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Roy Thorsen, Mary Monahan, Quinn's, Carolyn Hagedorn,
Lucia Bossert [50th Reunion]



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Roy Thorsen, Mary Monahan, Quinn's,
Bossert's [50th Reunion]



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Maurer, Quinn's, Thorsen, Bundren's
[50th Reunion]



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D-2: Stern, Stockett, Russell, Michalove, McCulla Bundren,
Cummins, Quinn, Meisenheimer and Thorsen [50th Reunion]



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Roy Thorsen and Father Oscar
[50th Reunion]



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Larry and Kay Stockett, Ann and Hugh Quinn, Russell, Cummins, Thorsen, Dee Cassidy, Meisenheimer [D2: 50th Reunion]



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Murphy, Sullivan, Fralen, Robinson, Toni Maurer, Lichtenberg, Carla and Don Hilbert, Stern, Thorsen [From NYC - 50th Reunion]



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Larry and Kay Stockett, Joan McCulla,
Thorsen, McCulla [50th Reunion]



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Roy Thorsen
[JUL 2004]



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Roy and Margaret Thorsen, Toni and Dave Maurer,
Tom and Harriet Phillips [2002 LA Founder's Day]



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Mara, Roy and Margaret Thorsen
[MAY 2001]



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Michalove, Woodruff x55, Meisenheimer,Fontaine, Thorsen,
Werner, McCulla, Bundren [45th Reunion - SEP 2000]



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Thorsen, Michalove, Bundren, Meisenheimer,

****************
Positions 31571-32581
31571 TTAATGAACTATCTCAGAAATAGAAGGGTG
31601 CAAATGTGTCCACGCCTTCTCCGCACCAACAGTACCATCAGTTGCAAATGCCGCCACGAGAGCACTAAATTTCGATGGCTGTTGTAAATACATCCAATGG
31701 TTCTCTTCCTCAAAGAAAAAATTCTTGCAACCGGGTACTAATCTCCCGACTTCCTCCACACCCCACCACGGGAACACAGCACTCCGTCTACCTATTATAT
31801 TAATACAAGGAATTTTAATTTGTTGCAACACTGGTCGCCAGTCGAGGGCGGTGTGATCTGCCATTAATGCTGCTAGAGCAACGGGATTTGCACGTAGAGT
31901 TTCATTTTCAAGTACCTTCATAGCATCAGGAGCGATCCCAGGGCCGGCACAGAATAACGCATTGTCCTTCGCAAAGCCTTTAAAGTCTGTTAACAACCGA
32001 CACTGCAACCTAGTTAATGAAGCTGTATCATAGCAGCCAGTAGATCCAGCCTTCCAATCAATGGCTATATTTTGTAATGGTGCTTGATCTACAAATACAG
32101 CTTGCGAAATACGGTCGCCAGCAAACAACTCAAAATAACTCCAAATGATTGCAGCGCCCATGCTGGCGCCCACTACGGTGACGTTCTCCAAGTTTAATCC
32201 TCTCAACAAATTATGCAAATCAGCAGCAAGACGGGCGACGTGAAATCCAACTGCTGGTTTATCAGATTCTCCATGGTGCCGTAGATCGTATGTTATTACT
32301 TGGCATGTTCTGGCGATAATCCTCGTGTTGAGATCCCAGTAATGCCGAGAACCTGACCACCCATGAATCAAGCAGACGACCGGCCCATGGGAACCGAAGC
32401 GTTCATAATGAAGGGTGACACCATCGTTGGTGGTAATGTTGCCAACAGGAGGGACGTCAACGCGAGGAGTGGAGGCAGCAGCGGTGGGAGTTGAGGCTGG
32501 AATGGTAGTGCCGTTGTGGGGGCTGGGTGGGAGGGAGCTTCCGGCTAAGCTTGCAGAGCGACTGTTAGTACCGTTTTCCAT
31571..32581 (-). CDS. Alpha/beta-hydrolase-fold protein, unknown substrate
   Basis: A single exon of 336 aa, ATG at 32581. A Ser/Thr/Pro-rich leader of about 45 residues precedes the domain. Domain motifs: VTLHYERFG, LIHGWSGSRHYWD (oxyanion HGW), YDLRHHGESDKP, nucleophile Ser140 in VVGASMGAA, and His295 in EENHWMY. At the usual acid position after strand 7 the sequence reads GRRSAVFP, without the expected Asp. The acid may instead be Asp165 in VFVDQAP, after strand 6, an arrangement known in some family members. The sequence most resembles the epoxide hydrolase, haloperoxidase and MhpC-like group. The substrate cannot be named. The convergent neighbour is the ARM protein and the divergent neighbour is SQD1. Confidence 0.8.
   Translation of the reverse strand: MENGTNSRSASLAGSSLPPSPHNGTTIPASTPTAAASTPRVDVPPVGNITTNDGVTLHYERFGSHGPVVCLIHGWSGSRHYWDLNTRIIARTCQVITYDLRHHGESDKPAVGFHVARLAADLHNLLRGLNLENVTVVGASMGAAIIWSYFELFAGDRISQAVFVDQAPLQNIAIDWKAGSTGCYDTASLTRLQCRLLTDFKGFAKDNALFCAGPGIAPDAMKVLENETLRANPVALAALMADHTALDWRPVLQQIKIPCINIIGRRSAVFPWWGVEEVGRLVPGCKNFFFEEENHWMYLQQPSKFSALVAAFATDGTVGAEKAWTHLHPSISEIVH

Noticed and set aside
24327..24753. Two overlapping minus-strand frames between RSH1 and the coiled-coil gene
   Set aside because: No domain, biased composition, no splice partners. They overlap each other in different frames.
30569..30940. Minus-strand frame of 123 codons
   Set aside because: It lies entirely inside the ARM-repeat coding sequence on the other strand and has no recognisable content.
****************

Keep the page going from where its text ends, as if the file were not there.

Stern [45th Reunion - SEP 2000]



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Dick Prater, Jack Doyle and Roy Thorsen
[45th Reunion - 2000]



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Strom, Thorsen, Patton, Wray
[45th Reunion - 2000]



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Coyle, Michalove, Stern, Meisenheimer, Werner,
Woodruff x55, Thorsen [45th Reunion - SEP 2000]



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President Ferdinand Marcos, Margaret and
Roy Thorsen, Imelda Marcos [Phillipines - 1985]



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Margaret and Roy Thorsen
[25th Reunion]



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Margaret O'Brien Thorsen and Cadet
Capt. Andrea Hollen [25th Reunion]



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Col. and Mrs. Harvey Perritt '52, Margaret and Roy Thorsen,
Supe and Mrs. Goodpaster [25th Reunion]



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[25th Reunion - 1980]

Row 10: Bergen, Cathey, Chapman, Gamble, Todd Graham, Don Smith, ?, Polly, McCloskey, Row 9: Blitch, Secord, Jim Ryan, Wing, ?, Row 8: ?, Matuszak, Wayne Smith, ?, Fleeger, Lynn, Joe Franklin, Charlie Johnson, Gunderson, Row 7: Regnier, ?, Reed, Stone, Herren, Weaver, Matteson, Hayes, ?, Enslow, Cliff Jones, ?, Reid, Feagin, Row 6: Wargowsky, Lichtenberg, Sanderson, Baker, Dienst, McCullough, Schick, Ludwig, Soper, Bean, Shideler, Lenio, Pirkey, Row 5: Goldstein, Fralen, Le Cates, Meisenheimer, Wheeler, Horst, Whittaker ?, Cardillo, Page, Newton, Prater, Lucas, Row 4: ?, Sloan, Traut, Rich Miller, Hoeferkamp, Heye, ?, West, Bill Graham, Row 3: Andrews, Perkins, Gay, Pace, Olvey, Strati, Dugan, Jackson, Whtitaker ?, Ralph Henry, Gallup, Murray, Ewing, Fikaris, Row 2: Hornbarger, Al Edwards, Robinson, ?, Thorsen, Dickson, Vitty, Tom Phillips, Bill Anderson, Giddings, Jacobs, Dryer, Row 1: Bazilwich, Samos, Wray, Trobaugh, Brokenshire, Bossert, Hagedorn, Walton, Poirier, Hasbrouck, LaFrenz, Nourse, Malooley



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Margaret and Roy Thorsen, General and Mrs. Omar Bradley
[Hollywood Army Ball JUN 1974]



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Paul Smor, John Brookes, Frederick Mayer,
Ron Murray, John Klingberg, et al [AUG 1973]



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Paul Smor, John Brookes, Frederick Mayer,
Ron Murray, John Klingberg, et al [AUG 1973]



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Gen Robin Olds, Roy Thorsen, Col Jim Waddell
[LA Founders Day MAR 1971]



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Bill Graham, Murray, Spaulding, Bullard x55, Wing, Knieriem, West, Michalove, Regnier, Tom Phillips, Viney, Klung, Pond, Smor, Perritt x55, Thorsen (seated) [Mini Reunion @ Thorsens - MAY 1970]



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[15th Reunion - 1970]